- I think maybe all this kidney crap has taken more out of me than what I was willing to admit to, and
- Did I mention I’m lazy?
By the time I get home, I’m usually ready for a nap but I try not to take one so it doesn’t affect my sleep at night. But I’m really exhausted. I’m a “list” person (or a “many lists” person), and I don’t seem to accomplish much on my to-do lists once I get home. Hopefully I will feel a bit more energetic as I get back in to the swing of things.
But I have discovered my love for scrubs!! Wow! Why didn’t I do this years ago? I mean it’s like going to work in your PJs! No need to worry about what to wear, everything matches, they’re cheap, they have pockets galore, and I get to wear comfortable shoes. It’s awesome! I have a feeling I’ll just continue on with that little tradition long after COVID bids us adieu and we have some other damn thing to deal with. I take clothes with me to change into before I leave since my “commutes” home from these rural clinics are anywhere from an hour to four hours. It doesn’t make any sense to sit in potentially buggy scrubs for that long. But yeah… scrubs rock!
I was back at the hematology lab today. My hemoglobin was 9.8 so I did get a shot of Aranesp but that was the first one I’ve needed since July 10, so I do seem to be on about a six-week cycle. And I found out today that they’ve actually reduced the dose from 75 mg to 50 mg, so even better! (‘course it figures that now that I don’t have to pay $111 each time, I don’t need them as frequently! A mere coincidence, I’m sure. Kidding—no conspiracy theories here.)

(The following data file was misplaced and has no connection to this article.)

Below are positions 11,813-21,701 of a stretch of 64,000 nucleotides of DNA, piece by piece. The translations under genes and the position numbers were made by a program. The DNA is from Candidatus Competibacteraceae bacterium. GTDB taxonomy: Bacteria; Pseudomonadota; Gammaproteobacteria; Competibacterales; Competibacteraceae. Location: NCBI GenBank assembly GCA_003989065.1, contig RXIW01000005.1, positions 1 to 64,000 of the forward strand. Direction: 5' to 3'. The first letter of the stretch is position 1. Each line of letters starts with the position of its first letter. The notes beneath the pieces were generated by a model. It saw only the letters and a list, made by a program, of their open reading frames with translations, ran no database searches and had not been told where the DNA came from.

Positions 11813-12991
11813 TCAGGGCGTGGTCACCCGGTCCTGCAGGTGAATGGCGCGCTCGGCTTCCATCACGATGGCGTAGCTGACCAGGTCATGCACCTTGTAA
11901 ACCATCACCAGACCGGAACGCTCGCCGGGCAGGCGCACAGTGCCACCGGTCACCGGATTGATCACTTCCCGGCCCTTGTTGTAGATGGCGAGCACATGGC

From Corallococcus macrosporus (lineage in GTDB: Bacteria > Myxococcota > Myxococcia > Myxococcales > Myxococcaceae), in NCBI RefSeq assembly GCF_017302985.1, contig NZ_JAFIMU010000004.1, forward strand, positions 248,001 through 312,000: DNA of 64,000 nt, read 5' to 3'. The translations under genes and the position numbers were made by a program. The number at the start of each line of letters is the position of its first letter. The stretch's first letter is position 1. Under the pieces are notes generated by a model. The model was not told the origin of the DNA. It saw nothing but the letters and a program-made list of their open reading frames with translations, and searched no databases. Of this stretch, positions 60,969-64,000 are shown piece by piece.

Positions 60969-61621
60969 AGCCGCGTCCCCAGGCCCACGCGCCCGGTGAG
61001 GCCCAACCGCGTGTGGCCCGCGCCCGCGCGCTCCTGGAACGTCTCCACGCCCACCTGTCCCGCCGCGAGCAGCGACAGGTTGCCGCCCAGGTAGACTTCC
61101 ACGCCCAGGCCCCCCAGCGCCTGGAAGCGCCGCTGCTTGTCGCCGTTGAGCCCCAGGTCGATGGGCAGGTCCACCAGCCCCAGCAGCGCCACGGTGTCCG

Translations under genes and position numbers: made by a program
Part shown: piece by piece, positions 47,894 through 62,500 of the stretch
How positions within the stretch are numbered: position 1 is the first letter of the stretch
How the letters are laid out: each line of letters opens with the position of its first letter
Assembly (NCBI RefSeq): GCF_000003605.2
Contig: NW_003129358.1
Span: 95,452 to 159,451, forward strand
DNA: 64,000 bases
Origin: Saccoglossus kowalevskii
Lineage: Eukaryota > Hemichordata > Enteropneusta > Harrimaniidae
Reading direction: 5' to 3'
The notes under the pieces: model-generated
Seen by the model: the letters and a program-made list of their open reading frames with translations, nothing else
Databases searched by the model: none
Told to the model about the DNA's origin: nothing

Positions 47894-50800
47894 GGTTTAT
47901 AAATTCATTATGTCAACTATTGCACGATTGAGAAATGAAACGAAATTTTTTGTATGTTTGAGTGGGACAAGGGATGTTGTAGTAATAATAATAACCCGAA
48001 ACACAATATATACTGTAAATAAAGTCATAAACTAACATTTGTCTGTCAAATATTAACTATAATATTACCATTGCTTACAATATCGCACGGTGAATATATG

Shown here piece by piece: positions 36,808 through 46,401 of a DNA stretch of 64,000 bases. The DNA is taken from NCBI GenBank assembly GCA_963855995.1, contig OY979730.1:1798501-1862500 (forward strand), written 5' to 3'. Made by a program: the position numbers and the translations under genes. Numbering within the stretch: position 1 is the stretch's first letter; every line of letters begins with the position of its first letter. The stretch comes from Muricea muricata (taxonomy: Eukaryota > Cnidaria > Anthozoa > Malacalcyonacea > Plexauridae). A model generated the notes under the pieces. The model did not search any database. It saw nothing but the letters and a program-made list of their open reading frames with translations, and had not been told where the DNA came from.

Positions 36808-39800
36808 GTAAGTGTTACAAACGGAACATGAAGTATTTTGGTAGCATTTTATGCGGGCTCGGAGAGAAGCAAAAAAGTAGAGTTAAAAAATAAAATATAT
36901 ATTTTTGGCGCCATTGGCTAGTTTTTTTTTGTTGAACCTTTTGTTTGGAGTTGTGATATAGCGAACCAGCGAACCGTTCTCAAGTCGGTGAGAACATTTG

Up next: Monday I have an appointment with the endocrinologist. As a recap, I was supposed to have seen her in June but she had to cancel due to a family emergency. My thyroid ultrasound was abnormal this go-round. Well, that’s not exactly accurate; it’s been abnormal for some time but it’s been stable. Now something has changed. Thyroid cancer is weird because even though they remove the thyroid, the thyroid tissue can reappear pretty much anywhere in your body. Every so often I’ve had to get gamma ray scans that go from the top of my head down to my toes, just searching for random bits of thyroid tissue. I haven’t had one in a while but I wouldn’t be surprised if I’ll need another soon due to whatever changed on the ultrasound. But maybe not, who knows. One damn thing at a time.
It’s a thrill-a-minute life, let me tell you. Next Friday, more lab work and the orange juice container of pee (24-hour urine test again) for Dr. A in Pittsburgh. I have an appointment with her September 4th. That day I also go back to the hematology lab for my “routine” test AND have a different batch of blood work and urinalysis done for my local nephrologist, with whom I have an appointment on September 11th. I’m not 100% sure why I even need to see her, although I guess it’s good to have a local contact for… some reason.